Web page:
Results Summary

What was the research about?

Sickle cell disease, or SCD, causes red blood cells to change shape and block blood flow, causing pain or damage to the body. Hydroxyurea, or HU, is a treatment that helps keep red blood cells healthy. But many patients find it hard to take HU every day. Some worry that it won’t help or will cause side effects.

In this study, the research team looked at whether encouraging adults and children with SCD helped them take HU every day. Patients and parents earned $1 every day that they uploaded a video for the research team of themselves taking an HU pill. The team sent reminders daily and followed up if patients had not uploaded a video three times in the past month. They encouraged patients by phone, text, or in person. Patients received reminders for one year.

The research team compared patients who got encouragement with those who received usual care. In usual care, adults with SCD and children with SCD and their parents received reminders about clinic visits and help paying for transportation.

What were the results?

Patients who got encouragement and patients who received usual care didn’t differ in

  • How often they said they took HU
  • The proportion of days they had HU pills available from their prescription each month

After six months, patients who received encouragement to take HU had more red blood cells that were healthy than patients who received usual care. But by one year, there was no difference. Compared with children who got usual care, children who got encouragement had less pain and anxiety.

Patients receiving encouragement uploaded videos an average of 34 percent of days. Patients said the video system and reminders worked well, but they sometimes didn’t want to record videos.

Who was in the study?

The study included 79 adults with SCD and 85 children with SCD and their parents. Among adults, 96 percent were black; 4 percent identified as Latino. The adult average age was 24, and 55 percent of adults were men. Among children, 96 percent were black; 2 percent identified as Latino. The average age was 13, and 45 percent of children were boys.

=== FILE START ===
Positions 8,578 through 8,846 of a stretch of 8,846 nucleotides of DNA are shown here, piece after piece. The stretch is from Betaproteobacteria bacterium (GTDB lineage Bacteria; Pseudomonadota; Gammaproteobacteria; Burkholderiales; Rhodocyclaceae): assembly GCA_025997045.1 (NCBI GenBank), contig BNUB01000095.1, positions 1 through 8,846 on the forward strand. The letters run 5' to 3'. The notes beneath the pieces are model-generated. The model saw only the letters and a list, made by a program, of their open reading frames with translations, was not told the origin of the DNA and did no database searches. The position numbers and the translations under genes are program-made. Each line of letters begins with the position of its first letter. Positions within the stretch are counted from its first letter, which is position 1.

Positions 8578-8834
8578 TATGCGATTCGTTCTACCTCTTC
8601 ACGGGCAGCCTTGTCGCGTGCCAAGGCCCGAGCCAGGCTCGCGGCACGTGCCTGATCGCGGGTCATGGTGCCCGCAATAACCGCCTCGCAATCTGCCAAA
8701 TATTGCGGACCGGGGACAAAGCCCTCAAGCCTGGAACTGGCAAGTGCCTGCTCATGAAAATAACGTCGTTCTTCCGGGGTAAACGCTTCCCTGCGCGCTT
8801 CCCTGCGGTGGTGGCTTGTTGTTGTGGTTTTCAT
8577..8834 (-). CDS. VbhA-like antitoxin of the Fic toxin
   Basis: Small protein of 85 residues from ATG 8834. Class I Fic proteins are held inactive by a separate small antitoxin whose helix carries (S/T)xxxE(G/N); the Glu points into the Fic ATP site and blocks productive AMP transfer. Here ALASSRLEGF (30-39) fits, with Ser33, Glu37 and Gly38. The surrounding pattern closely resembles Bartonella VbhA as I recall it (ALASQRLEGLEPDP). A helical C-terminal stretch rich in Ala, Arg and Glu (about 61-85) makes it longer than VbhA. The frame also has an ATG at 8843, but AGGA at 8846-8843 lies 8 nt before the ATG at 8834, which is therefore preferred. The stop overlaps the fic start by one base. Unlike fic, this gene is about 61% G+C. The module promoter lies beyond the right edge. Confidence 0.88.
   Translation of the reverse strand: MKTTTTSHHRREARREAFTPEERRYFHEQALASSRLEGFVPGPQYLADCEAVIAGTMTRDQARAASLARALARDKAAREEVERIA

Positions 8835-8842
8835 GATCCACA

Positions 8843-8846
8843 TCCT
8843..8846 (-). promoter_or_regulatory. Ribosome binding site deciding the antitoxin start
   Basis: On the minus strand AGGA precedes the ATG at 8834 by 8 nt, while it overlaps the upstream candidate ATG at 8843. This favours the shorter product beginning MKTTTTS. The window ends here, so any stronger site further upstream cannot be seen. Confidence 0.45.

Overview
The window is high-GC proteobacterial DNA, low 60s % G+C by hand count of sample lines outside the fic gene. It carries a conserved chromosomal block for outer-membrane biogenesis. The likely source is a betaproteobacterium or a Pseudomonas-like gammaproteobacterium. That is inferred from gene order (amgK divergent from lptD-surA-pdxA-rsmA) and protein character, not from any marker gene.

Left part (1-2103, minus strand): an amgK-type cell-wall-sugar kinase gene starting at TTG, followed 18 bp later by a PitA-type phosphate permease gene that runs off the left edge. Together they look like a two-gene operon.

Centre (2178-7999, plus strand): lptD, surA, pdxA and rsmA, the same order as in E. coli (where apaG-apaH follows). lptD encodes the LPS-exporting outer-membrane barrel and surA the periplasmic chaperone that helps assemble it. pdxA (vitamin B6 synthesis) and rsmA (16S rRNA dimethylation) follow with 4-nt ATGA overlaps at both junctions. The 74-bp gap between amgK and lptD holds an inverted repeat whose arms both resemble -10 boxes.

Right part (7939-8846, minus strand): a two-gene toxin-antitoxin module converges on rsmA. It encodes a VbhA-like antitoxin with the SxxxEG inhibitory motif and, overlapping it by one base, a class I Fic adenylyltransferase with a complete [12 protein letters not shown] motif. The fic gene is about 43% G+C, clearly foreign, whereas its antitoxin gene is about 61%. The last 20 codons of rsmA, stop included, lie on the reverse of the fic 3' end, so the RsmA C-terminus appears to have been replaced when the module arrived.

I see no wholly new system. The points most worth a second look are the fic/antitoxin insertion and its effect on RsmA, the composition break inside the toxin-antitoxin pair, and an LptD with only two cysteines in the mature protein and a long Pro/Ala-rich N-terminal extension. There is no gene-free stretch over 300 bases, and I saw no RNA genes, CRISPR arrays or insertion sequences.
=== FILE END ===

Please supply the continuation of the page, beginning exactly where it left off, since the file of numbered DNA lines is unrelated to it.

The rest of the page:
All patients received treatment at one of three hospitals and had a prescription for HU for at least six months before the study.

What did the research team do?

The research team assigned patients by chance to get usual care or encouragement to take HU.

Using pharmacy records, the research team tracked how often patients filled their HU prescriptions and had HU available. Patients or parents completed surveys at the start of the study and 6 and 12 months later. The surveys asked how often patients took HU, and about pain, fatigue, and sleep. The team also looked at hospital records to see how often patients went to the hospital with pain or other problems caused by SCD. Finally, the team interviewed some patients and parents to find out how they felt about uploading the videos.

Youth and adults with SCD, parents of youth with SCD, and SCD community groups helped plan and conduct the study.

What were the limits of the study?

The research team couldn’t get pharmacy records for all patients, and 26 percent of patients stopped taking part in the study. Some patients got HU refills in the hospital. As a result, the patients might have had HU available more, or less, often than the research team knew.

Future research could compare other ways to help people with SCD take HU regularly.

How can people use the results?

Clinics that care for people with SCD can use these results when considering ways to help people take daily treatment.

Final Research Report

View this project's final research report.

More About This Research

Peer Review Summary

Peer review of PCORI-funded research helps make sure the report presents complete, balanced, and useful information about the research. It also assesses how the project addressed PCORI’s Methodology Standards. During peer review, experts read a draft report of the research and provide comments about the report. These experts may include a scientist focused on the research topic, a specialist in research methods, a patient or caregiver, and a healthcare professional. These reviewers cannot have conflicts of interest with the study.

The peer reviewers point out where the draft report may need revision. For example, they may suggest ways to improve descriptions of the conduct of the study or to clarify the connection between results and conclusions. Sometimes, awardees revise their draft reports twice or more to address all of the reviewers’ comments. 

Peer reviewers commented, and the researchers made changes or provided responses. The comments and responses included the following:

  • The reviewers asked that the report give more attention to the difficulty of obtaining sufficient data from subjects for this study, noting that the reminder intervention seems a positive tool.  However, they explained that the mobile directly observed therapy (MDOT), requiring subjects to submit videos when taking medication, raised issues of privacy, ease of use, and effectiveness. The researchers added discussion to the report about the limitations of the study’s approach and the intrusiveness of MDOT. They noted that adherence to the study protocol of submitting videos may underestimate the participants’ adherence in taking hydroxyurea (HU) therapy because participants did not always send a video when they took HU.